University of Pittsburgh Medical Center has embarked on a $100 million healthcare informatics initiative to deliver personalized care through its electronic medical records and big data. Among the goals of the five-year project are to spot potential problems earlier and better utilize data to analyze patient populations, according to a press statement.
The Pittsburgh health system is collaborating with Oracle, IBM,Informatica, and dbMotion to bring together clinical, financial, administrative and genomic data that’s currently tough to integrate and analyze, the statement said. It will essentially create a data warehouse.
Dr. Steven D. Shapiro, the chief medical and scientific officer at UPMC, said the program will help it treat patients on a more individual level for the best results. In a statement from Oracle he said:
“Today’s healthcare institutions have access to unprecedented types and volumes of data that have the potential to unlock the secrets of human health and disease leading to new and highly personalized care pathways. In this environment, advanced information management and analytics platforms will fuel the next giant leap forward for healthcare, in much the same way that the microscope and antibiotics transformed care in generations past.”Advertisement
In Healthcare Informatics Shapiro said:
“It’s really about reducing variation and optimizing care models…We also don’t really know how much things cost, so we’re going to be developing information on bundling and other elements. And then there’s the personalized medicine element.”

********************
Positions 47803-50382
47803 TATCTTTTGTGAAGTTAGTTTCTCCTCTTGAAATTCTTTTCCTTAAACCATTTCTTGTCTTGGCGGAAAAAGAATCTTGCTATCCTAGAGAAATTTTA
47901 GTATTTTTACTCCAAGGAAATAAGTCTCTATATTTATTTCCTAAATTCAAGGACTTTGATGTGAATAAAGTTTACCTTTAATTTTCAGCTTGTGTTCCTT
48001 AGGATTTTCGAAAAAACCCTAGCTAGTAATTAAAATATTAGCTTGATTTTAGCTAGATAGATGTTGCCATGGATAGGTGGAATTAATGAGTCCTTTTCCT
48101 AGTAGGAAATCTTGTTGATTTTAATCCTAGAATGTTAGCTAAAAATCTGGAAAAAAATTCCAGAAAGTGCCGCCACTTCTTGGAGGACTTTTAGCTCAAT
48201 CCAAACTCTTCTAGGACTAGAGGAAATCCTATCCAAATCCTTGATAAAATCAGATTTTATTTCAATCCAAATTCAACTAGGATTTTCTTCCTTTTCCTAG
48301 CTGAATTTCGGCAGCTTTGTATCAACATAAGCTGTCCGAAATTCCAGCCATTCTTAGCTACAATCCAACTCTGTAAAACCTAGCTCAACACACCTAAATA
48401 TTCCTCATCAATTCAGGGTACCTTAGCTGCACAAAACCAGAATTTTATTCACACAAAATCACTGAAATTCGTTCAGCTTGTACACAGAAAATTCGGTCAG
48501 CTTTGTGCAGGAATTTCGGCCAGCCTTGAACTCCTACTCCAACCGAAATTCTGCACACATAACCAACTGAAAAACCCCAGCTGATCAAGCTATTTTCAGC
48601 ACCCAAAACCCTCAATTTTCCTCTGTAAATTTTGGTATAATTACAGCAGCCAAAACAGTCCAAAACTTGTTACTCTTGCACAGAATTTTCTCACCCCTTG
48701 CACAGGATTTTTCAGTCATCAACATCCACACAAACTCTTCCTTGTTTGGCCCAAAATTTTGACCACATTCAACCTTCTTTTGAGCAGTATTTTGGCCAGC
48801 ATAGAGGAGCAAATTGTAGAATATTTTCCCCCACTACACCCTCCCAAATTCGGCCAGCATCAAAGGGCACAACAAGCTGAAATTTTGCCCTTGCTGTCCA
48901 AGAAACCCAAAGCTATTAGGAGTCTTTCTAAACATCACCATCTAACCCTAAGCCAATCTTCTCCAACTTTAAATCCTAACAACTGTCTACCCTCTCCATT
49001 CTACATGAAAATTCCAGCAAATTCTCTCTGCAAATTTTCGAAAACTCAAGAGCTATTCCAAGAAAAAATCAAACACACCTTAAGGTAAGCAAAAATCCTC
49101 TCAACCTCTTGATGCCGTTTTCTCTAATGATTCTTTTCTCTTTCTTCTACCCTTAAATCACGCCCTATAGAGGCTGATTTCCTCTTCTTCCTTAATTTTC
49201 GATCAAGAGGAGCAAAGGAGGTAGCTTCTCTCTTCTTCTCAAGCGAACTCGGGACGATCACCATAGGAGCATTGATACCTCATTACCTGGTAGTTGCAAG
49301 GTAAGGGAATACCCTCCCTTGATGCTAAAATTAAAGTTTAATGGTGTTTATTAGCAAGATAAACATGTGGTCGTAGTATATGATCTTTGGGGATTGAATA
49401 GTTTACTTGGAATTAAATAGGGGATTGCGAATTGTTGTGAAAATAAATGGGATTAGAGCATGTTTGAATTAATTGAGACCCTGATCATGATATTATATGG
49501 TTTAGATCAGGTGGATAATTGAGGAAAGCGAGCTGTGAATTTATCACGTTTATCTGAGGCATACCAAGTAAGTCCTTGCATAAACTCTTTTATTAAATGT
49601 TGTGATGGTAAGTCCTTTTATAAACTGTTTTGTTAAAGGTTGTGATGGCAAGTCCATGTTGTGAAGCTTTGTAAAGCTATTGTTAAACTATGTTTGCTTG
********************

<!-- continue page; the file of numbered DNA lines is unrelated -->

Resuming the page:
The initial projects will improve quality reporting and measurement across UPMC hospitals and physician offices, the UPMC statement said. It will provide insight into the effectiveness of treatments and the cost of variations in care and offer predictive alerts that will improve disease prevention.
UPMC’s initiative sounds like the ideal of what a lot of providers would like to implement but lack the resources to do so. It will be interesting to see how accessible UPMD’s system will be to outside institutions, since the issue of interoperability is a major concern in the healthcare industry as providers work to implement meaningful use requirements for electronic medical records.
A survey of healthcare industry leaders in an ECRI white paper raised that very question. The survey said only about 28 percent of respondents agreed that non-employed providers have remote access to their hospital’s enterprise clinical information systems. And just under one-quarter of respondents’ organization’s EMRs electronically exchange health information with non-employed provider EMRs.